Our June 2015 edition of From the Designer’s Desk features Bruce Campbell, an extraordinary designer of exhibition catalogues and restorer of vintage printing presses.
Why did you pursue design, rather than, say, painting or architecture or sculpture?
Actually, I went to graduate school as a printmaker. But then I saw a limited edition book that Joe Blumenthal had produced at the Spiral Press using his lovely Emerson type, and I fell in love with letterpress printing. The book was hand set in 24 point Emerson and beautifully printed on folded, loose, unbound leaves. I was interested in making small limited edition books so I learned to use a Vandercook press and started setting type by hand. I really wanted to start my own limited edition press wherein I would set the type, produce the illustrations and then print and bind the volumes.
About this time I restored two old Washington Hand Presses and also became interested in writing the definitive book about them. This led me to contact many small printers that were using iron presses. But like most subjects, the closer I examined the idea, the larger it became! I met so many interesting printers and designers this way–such as Dard Hunter Jr., whose father, Dard Hunter, was a world authority on hand-made paper.
Next, I started looking at catalogues from book design shows to see who the top designers and publishers were and then shamelessly went to visit them. The great thing about being young is that you are too naïve to know any better so I would just call up these people (who I later learned were giants in their field!) and ask if I could visit them. People like Bradbury Thompson, Bert Clark, Roderick Stinehour. Each one was so generous with their time, and I made it a point to repay the favor in future years whenever a young designer called me.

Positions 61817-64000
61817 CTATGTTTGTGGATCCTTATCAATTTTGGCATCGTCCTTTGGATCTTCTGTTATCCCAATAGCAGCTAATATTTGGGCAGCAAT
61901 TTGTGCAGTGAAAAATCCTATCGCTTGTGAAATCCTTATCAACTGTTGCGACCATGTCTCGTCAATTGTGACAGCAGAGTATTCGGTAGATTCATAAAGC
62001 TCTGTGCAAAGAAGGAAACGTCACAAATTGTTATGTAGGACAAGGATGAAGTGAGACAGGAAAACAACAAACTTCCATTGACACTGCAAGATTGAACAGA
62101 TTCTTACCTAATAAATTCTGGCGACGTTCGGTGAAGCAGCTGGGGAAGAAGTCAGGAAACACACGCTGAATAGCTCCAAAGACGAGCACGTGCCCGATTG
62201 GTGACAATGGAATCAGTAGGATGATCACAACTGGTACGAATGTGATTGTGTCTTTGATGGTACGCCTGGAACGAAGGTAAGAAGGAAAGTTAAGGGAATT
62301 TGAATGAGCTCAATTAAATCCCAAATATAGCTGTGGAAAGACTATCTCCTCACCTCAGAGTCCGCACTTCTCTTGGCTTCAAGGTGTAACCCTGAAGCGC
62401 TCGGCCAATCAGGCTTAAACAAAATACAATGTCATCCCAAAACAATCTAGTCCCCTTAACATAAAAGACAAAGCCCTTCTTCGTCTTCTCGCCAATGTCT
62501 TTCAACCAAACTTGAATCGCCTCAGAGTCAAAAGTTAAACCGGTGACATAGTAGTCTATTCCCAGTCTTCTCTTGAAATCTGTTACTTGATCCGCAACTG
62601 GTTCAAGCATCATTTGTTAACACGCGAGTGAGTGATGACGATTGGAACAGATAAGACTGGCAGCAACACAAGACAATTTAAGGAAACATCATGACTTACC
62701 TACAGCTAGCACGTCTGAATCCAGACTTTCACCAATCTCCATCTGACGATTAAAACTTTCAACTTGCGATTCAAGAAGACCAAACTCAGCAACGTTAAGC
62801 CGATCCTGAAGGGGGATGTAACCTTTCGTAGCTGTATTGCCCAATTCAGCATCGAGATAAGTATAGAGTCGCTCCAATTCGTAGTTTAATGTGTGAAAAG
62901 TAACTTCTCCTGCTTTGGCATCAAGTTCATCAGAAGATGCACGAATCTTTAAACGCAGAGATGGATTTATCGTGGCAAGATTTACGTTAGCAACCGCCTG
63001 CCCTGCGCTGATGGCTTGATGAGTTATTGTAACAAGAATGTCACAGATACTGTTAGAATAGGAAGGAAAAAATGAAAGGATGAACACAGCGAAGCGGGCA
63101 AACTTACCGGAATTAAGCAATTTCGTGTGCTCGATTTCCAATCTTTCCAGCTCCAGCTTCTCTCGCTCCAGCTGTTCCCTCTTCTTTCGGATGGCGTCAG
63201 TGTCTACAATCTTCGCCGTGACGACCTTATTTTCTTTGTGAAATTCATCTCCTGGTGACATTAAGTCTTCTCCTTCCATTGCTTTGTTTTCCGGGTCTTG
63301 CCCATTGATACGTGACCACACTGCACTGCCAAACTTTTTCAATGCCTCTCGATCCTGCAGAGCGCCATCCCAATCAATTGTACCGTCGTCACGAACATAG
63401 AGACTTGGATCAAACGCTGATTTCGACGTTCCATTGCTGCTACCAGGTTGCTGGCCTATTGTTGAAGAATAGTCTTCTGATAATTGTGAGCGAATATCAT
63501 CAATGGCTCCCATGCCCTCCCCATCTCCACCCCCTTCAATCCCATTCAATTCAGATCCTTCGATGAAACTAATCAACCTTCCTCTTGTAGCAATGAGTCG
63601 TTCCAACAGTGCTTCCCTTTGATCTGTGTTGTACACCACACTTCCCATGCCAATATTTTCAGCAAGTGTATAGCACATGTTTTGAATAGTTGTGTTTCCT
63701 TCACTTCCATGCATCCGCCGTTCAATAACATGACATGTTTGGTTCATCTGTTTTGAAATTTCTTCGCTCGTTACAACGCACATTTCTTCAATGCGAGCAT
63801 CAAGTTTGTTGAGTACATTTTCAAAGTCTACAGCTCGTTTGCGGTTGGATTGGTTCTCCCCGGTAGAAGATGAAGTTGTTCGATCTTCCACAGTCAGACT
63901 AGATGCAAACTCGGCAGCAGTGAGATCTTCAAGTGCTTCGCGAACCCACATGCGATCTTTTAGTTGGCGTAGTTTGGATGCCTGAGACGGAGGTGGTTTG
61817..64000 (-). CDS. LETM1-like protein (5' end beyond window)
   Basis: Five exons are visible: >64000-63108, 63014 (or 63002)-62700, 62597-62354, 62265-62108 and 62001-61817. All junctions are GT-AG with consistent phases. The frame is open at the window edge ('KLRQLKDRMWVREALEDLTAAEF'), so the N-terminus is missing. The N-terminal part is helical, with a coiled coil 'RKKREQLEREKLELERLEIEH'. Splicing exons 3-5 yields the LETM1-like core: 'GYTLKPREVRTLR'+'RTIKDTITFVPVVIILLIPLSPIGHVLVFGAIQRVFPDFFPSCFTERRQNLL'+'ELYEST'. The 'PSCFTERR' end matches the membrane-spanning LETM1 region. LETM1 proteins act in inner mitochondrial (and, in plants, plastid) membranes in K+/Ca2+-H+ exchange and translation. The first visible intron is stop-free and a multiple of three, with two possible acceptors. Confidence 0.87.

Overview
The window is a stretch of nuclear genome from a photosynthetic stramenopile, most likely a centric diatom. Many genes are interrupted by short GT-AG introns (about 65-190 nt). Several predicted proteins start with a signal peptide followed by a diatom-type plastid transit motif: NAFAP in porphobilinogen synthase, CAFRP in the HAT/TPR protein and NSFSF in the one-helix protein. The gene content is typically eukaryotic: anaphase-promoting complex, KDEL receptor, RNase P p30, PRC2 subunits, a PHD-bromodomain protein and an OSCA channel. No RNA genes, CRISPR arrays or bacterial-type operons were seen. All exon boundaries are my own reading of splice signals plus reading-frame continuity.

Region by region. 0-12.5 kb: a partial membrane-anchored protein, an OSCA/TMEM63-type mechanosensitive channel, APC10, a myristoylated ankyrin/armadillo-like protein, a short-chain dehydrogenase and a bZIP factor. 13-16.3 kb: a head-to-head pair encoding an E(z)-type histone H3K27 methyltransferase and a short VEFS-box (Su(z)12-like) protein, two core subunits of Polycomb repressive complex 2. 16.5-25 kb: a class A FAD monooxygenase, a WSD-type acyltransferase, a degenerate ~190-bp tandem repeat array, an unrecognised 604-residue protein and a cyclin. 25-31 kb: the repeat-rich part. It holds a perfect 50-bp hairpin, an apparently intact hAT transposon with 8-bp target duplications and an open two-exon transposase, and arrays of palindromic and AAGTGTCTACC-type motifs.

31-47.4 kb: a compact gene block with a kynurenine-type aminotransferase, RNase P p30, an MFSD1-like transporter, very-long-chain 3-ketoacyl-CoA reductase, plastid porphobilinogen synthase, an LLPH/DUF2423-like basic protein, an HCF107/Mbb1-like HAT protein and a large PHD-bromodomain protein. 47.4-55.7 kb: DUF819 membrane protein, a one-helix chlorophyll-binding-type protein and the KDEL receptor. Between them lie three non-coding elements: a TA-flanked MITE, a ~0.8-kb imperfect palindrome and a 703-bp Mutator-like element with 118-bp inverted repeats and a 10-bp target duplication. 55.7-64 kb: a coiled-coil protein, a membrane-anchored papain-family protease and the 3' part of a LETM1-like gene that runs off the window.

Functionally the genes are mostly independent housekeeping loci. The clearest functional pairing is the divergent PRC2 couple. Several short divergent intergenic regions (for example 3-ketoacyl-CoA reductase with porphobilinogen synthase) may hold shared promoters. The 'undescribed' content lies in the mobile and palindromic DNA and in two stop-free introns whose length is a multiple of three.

Eventually I landed a job at Princeton University Press where the great designer P. J. Conkright had retired a few years earlier. Most of the books I worked on were unillustrated monographs, but I learned a great deal about typography in this way. Back then, Princeton was one of the few remaining university presses that had their own printing plant and many books were still being printed by letterpress. Title-page designs were made by tracing the type from type catalogues. The display type was often set by hand, repro’d, and the finished paste up was done using those repros. Sometimes, if a face wasn’t available in metal, we would set the type ourselves on a photo typositor, then photostat it down to the right size. Photo typesetting was in its early years and systems such as the ZIP, the Monophoto, the Linotron were just getting started. At the time, I remember thinking that there was no way computers could ever be relied on to set type. I was so wrong!
I stayed with Princeton for seven years before starting out on my own as a freelance designer. I tried to figure out how many books I would have to design to make the same salary I was making at Princeton. On paper it seemed there was no way it would work, but in actuality it was not that hard. But I was also incredibly lucky. I won the design competition for the Library of America and suddenly had a fantastic client. And it was because of my work at the Library of America that I started designing catalogues for The Metropolitan Museum of Art. The majority of my work since then has been for art museums.
Is your work on a book project usually more of a slow, progressive effort, or is it moved forward by unpredictable moments of inspiration?